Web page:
South African rock legend Rob Graham, 64 — better known as Crocodile Harris — died at his Cape Town home on Tuesday (July 7, 2015) just months before he was due to play his 1980s hit song ‘Give me the good news’ at the opening of the Mighty Men Conference Western Cape(MMC WC) on September 25.
He went to his bedroom complaining that he was not feeling well. Then his wife, Nora, heard a thud and when she got to him he was dead, says close friend Piperjames McGowan, who heads up the MMC WC committee.
“This [the opening song] will still go ahead and Nora will be our guest of honour for that opening song in front of all the men. Croc gave his life to Jesus and was so excited to actually sing for God and the men. Nora said to me this morning that he was even preparing what to wear for the gathering and inaugural song only last week,” says Piperjames.
Crocodile Harris’s ‘Good news’ ballad was a number one hit in South Africa in the early 80s and he was also named as best vocalist. The song also became the number one hit in France for 10 weeks and ‘Croc’ had the opportunity of sharing a stage with musical legends such as Al Jarreau and Bonnie Tyler. The song took off in Europe and he won a prize at the Cannes Music festival. Other songs he wrote during this period include “Star Wedding” and “The World is an Explosion”, a track that was initially banned in South Africa.
‘Give me the good news’ with its anti war and violence lyrics is as as poignant today as it ever was and was even played at a church service in London on Tuesday to mark the 10th anniversary of the 7/7 terrorist suicide bomb attack on the city’s transport system, says Piperjames.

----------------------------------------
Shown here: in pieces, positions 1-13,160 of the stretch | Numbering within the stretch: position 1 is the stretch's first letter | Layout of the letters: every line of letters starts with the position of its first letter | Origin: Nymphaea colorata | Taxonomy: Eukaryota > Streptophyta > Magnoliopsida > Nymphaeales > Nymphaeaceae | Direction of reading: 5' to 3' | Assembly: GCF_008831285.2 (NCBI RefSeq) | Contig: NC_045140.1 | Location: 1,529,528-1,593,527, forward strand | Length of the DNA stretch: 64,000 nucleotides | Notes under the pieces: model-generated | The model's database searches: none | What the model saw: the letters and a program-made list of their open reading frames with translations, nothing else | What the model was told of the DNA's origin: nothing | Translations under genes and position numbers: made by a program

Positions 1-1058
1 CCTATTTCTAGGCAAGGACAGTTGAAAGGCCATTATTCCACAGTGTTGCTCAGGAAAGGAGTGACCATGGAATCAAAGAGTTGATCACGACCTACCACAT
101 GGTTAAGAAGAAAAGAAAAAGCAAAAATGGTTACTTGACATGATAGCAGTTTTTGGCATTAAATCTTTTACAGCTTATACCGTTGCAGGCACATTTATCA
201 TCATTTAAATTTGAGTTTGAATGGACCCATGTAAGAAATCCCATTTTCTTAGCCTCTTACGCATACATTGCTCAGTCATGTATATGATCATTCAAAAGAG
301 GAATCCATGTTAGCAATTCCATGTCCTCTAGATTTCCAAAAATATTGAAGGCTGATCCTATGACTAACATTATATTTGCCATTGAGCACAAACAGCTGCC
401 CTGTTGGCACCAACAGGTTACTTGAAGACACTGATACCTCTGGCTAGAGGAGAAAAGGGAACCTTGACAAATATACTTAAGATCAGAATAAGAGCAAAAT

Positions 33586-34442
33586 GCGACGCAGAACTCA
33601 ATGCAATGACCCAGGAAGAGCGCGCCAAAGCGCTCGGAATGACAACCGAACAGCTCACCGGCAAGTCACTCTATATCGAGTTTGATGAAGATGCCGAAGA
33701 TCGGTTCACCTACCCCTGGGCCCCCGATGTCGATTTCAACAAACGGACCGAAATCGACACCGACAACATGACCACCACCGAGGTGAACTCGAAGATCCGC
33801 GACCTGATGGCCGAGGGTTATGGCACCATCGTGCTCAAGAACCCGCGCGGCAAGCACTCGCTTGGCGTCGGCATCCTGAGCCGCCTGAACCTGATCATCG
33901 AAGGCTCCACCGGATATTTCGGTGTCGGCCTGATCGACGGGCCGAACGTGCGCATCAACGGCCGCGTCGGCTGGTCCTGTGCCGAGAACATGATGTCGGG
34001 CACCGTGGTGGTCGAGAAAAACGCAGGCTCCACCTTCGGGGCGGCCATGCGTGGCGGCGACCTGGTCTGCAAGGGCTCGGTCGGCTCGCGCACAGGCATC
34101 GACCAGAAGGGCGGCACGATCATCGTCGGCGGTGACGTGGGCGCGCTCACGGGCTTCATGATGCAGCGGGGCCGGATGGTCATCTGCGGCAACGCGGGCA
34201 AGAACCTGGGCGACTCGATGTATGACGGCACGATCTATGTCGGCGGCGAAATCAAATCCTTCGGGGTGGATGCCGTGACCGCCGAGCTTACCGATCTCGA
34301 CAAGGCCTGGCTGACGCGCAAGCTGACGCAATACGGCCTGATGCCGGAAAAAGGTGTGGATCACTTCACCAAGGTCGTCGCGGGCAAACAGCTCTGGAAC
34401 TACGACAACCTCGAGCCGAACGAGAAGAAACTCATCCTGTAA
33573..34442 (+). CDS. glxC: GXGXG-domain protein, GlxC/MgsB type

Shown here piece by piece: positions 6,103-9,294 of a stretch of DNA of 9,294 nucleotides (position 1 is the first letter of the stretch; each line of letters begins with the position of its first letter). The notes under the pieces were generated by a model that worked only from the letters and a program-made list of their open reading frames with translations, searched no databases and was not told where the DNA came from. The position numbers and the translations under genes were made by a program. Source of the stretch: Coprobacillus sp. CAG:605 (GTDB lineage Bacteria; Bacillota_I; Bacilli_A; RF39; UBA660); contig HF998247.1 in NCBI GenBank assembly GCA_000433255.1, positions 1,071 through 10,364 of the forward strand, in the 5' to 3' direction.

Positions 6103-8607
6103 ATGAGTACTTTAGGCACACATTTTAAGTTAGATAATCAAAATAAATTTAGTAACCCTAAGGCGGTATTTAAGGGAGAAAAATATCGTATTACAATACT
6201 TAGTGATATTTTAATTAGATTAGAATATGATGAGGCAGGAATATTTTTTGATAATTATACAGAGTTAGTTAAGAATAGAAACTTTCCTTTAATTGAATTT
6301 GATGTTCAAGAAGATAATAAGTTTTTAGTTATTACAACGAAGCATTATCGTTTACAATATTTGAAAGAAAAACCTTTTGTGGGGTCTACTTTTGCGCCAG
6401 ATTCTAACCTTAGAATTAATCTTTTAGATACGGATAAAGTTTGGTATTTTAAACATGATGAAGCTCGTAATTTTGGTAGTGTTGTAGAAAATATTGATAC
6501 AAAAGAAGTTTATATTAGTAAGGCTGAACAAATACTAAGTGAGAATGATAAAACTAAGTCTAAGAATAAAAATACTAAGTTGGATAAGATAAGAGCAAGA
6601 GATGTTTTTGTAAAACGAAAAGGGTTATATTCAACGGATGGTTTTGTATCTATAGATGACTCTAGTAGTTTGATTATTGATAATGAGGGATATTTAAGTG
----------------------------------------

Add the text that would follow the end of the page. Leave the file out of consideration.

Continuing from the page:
View the song on Youtube:
“I used to call him Croc the Rock,” he says, explaining that the nickname was two-fold as he was an old rocker who had turned fully to Jesus the rock on who he built his life.
“Every time he called me it sounded as if he was a whirlwind of excitement. ‘Hi Piper!’ he would say, then reel into whatever it was he needed to say and then ‘let me know’ and then bang he was gone; infectious is the word. He loved his wife Nora so much. She is an accomplished pianist in her own right and wrote much music for him.
“I laid down two pipe tunes on two of his latest songs. ‘Clachan Bridge’, the only bridge in the world to span the Atlantic — near Oban in Scotland. This is in Scotland where he would woo Nora. The other song called ‘Lassie meet me at the station’ is another memory of Croc’s meeting Nora at the station. He loved to sing and even when not there, him using a backing track he always honoured the musicians that were on his tracks. He had the most amazing ‘Rockers type’ of singing voice yet was a gentle spoken man,” says Piperjames.